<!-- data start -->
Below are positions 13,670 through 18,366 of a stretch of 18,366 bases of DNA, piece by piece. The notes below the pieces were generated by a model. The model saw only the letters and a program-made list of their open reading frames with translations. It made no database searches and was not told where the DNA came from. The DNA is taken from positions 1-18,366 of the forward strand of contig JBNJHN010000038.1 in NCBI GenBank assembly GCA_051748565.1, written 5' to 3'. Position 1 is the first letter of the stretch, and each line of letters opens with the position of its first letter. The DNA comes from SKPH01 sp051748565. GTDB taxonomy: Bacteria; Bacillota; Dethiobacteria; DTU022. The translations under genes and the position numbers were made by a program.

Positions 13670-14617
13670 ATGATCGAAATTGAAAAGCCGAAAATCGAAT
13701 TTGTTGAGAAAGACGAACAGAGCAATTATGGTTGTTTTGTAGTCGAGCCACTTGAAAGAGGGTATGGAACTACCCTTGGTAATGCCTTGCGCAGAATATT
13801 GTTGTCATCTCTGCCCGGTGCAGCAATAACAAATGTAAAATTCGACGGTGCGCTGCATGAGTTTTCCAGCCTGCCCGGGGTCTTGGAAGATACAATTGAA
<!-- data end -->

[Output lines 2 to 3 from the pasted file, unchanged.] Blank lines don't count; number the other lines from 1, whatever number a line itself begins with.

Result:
Positions 13670-14617
13670 ATGATCGAAATTGAAAAGCCGAAAATCGAAT